The following blog post was written by Naomi Naik, a CCAS senior studying biology and english (through the combined BA/MA program). Naomi is also pursuing the pre-med track. You can find out more about her here.
The molecule looked like a giant jellyfish. Or maybe a spider. Halfway through my organic chemistry final, the monster lay there on the page, mocking me. My task: explain how the ungainly molecule folds into a tidy package. The problem: I had no clue. Maybe if I looked at it sideways? No, that didn’t help. This was getting ugly.
Contemplating changing my major, I spent eight months sophomore year slogging through two semesters of organic chemistry, or orgo, the course widely known for weeding out pre-meds. When I wasn’t hopelessly confused, I spent my time wondering what the class was actually about. Because I’m pretty sure it wasn’t just about organic chemistry. For me, the overriding question was not “Is this on the test?” but rather “What are they really testing?”
Orgo has been haunting pre-meds since 1910, when the Carnegie Foundation for the Advancement of Teaching released a landmark report calling for tougher admission standards to medical school and for medical training based on science. Hence emerged science prerequisites that have remained virtually unchanged: two semesters each of biology, physics and general and organic chemistry.
The report was meant to professionalize medicine but led to generations of doctors more grounded in science than in the humanities. This is not necessarily bad, but lately a sense has emerged that the pendulum has swung too far. Medical schools are tweaking admission protocols, looking beyond an A in orgo for future doctors who are less Spock and more Kirk.
So what is organic chemistry, anyway? And why is it so difficult? Basically, orgo examines how molecules containing carbon interact, but it doesn’t require equations or math, as in physics. Instead, you learn how electrons flow around and between molecules, and you draw little curved arrows showing where they go. This “arrow pushing” is the heart and soul of orgo.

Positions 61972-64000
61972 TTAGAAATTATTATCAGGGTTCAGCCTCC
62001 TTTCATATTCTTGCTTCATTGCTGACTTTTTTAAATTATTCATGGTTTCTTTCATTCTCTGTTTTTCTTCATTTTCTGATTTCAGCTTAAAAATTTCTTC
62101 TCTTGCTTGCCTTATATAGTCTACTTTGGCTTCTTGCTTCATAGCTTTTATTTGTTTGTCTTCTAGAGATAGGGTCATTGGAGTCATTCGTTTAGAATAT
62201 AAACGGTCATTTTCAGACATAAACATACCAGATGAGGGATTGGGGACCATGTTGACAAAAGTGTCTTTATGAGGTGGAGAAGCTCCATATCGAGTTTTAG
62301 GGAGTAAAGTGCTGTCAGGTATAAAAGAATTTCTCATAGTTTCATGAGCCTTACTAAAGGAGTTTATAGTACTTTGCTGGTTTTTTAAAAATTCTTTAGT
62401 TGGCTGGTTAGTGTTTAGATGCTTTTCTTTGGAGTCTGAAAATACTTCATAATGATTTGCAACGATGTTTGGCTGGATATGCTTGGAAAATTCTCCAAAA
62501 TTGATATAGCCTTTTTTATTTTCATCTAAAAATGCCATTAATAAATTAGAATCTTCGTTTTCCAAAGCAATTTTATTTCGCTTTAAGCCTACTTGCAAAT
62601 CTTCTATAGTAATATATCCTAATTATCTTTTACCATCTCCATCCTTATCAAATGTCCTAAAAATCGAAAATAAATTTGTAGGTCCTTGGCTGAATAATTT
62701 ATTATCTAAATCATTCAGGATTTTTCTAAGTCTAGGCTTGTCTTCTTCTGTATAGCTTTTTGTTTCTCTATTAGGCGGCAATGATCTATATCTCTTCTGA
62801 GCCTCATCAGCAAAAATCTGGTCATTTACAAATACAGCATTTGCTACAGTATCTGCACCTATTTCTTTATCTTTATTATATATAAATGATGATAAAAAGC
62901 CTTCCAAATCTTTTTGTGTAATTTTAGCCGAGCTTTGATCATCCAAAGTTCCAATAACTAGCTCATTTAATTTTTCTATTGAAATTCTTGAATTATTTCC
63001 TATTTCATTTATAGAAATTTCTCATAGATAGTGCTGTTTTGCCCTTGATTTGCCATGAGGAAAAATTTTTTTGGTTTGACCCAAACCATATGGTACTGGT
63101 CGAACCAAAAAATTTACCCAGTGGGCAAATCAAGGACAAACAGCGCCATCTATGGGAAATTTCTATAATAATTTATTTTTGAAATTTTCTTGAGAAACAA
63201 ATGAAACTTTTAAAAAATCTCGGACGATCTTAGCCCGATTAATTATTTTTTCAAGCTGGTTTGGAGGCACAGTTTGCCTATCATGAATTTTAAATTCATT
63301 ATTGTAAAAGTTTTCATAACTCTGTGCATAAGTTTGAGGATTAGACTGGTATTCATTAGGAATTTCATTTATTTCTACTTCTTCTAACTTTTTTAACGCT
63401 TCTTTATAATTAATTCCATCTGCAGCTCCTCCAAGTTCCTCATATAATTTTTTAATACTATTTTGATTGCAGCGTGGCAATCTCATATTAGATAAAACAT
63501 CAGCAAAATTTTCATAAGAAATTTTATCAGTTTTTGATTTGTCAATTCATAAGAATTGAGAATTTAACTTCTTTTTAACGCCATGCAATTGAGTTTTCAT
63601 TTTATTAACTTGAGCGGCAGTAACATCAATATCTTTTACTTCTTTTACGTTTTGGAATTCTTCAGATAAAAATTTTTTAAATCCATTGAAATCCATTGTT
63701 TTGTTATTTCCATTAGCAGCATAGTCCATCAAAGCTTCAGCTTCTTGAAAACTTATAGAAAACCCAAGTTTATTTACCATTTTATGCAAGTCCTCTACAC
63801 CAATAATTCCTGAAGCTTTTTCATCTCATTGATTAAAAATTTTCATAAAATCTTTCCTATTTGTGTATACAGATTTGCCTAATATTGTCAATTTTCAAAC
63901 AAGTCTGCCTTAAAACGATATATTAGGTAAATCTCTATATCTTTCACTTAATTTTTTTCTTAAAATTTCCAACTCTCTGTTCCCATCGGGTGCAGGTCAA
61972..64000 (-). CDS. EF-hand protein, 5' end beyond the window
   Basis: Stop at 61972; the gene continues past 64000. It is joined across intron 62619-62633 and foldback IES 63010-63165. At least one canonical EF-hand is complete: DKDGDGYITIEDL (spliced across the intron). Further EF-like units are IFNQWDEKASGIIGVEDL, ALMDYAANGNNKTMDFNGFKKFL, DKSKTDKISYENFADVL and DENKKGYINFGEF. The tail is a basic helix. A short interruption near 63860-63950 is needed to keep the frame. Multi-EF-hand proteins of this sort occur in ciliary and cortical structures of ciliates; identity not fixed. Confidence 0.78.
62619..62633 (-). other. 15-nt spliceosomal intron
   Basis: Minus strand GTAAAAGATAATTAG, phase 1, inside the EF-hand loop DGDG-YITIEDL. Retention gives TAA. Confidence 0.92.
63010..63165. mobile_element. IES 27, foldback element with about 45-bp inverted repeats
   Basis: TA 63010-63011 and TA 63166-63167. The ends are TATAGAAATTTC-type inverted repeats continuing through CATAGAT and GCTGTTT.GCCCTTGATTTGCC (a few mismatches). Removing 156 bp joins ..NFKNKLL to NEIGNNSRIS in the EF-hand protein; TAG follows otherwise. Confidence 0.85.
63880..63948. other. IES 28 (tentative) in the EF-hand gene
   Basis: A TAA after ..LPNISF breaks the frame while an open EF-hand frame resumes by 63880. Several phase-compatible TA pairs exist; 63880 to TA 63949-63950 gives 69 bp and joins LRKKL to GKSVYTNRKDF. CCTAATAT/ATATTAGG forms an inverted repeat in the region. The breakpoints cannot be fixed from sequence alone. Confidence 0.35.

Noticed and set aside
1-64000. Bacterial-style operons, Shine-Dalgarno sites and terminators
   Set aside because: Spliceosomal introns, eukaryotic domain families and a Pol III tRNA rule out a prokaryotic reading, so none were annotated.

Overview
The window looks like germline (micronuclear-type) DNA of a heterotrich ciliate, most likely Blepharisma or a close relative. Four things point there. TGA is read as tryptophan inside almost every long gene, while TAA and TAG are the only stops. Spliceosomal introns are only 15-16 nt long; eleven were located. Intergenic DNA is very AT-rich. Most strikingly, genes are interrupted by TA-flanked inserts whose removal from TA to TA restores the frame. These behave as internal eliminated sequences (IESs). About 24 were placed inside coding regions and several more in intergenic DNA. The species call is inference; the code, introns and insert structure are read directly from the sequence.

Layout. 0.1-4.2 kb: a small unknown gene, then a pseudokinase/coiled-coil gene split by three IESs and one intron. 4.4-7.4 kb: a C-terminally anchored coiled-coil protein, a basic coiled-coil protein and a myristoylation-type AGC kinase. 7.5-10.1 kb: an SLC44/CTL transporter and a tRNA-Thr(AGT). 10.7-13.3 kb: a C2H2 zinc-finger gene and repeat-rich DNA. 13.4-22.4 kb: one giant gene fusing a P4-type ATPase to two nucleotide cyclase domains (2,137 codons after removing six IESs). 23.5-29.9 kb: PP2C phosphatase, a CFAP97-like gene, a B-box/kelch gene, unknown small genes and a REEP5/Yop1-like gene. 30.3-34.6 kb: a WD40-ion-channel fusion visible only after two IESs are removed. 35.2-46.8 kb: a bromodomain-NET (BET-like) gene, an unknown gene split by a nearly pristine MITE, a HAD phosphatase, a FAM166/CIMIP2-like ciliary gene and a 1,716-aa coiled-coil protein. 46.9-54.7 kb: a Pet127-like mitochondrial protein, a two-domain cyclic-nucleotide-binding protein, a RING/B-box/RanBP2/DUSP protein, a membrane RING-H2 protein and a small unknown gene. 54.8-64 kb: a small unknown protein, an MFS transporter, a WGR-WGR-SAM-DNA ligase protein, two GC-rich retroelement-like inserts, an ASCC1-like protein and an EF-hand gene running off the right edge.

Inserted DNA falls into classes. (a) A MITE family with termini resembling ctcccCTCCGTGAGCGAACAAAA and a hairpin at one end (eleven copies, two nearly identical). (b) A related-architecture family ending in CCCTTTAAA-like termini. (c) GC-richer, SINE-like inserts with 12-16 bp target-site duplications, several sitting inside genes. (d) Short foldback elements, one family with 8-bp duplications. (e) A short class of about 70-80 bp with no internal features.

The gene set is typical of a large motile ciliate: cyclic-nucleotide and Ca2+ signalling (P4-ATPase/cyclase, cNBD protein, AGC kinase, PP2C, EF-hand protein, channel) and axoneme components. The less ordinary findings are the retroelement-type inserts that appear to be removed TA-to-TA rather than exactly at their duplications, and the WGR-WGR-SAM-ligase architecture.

To develop orgo intuition, you solve problems and draw arrow-pushing mechanisms again and again, until they become instinctive. This takes a huge amount of time, for me 20 to 30 hours a week. The class turned me into a bore, a sleep-deprived, orgo-obsessed grind who saw the shapes of molecules in every sidewalk crack and snack cracker.
My study group and I called orgo the “bad boyfriend,” because it stole so much time from our personal lives. As in, “I just blew off Thanksgiving dinner to hang out with the bad boyfriend.” This is one thing that orgo is testing: whether you have the time and desire to do the work.
At first, this commitment of time and psyche did not pay off. On the first exam I scored well below the mean. My problem sets came back with whole pages slashed out in red pen. I felt stupid and demoralized. But slowly, orgo awakened my long-dormant spatial-reasoning skills, and I (occasionally) started to enjoy some of the problems.
Second semester, I had a breakthrough. On the third exam, stuck halfway through the final problem, I tried a new strategy. I put down my pencil, leaned back and stopped thinking. For a moment, nothing happened. Then the answer sprang into my mind’s eye. “Oh, my God!” I thought. “I actually have orgo instinct!” After that, everything started clicking.
When the final exam came, I was ready. I chugged through the first few pages, then stopped. There lay the giant jellyfish-spider, streaming carbon chains like tentacles. Draw the arrows? I didn’t even know where to start. Next problem, just as bad. The test became not a showcase of my new orgo instinct but a scramble for damage control. I guessed I got a C.
When the test ended, the students sat stunned. “What was that?” my study partner asked. “A monkey could have done better on that exam than me.” Later, in the bathroom, one of our classmates sobbed as another consoled her.
The day after the final, a physician friend gave me a celebratory gift: a stethoscope. I told her about the exam, and she nodded. “That’s a terrible feeling,” she agreed. “It’s kind of how you feel when you lose your first patient.”
Of course, bombing a test isn’t the same as watching someone die. But what’s similar is that dreadful realization of your own limits, that terrible moment when you stop controlling the situation and start mitigating the damage. I expect that’s an all-too-common feeling in medicine. I often felt that way in orgo, but kept going back for more. That’s what orgo is testing, I think: resilience. And humility.
I got a B on the final, by the way. You know what? I’ll take it!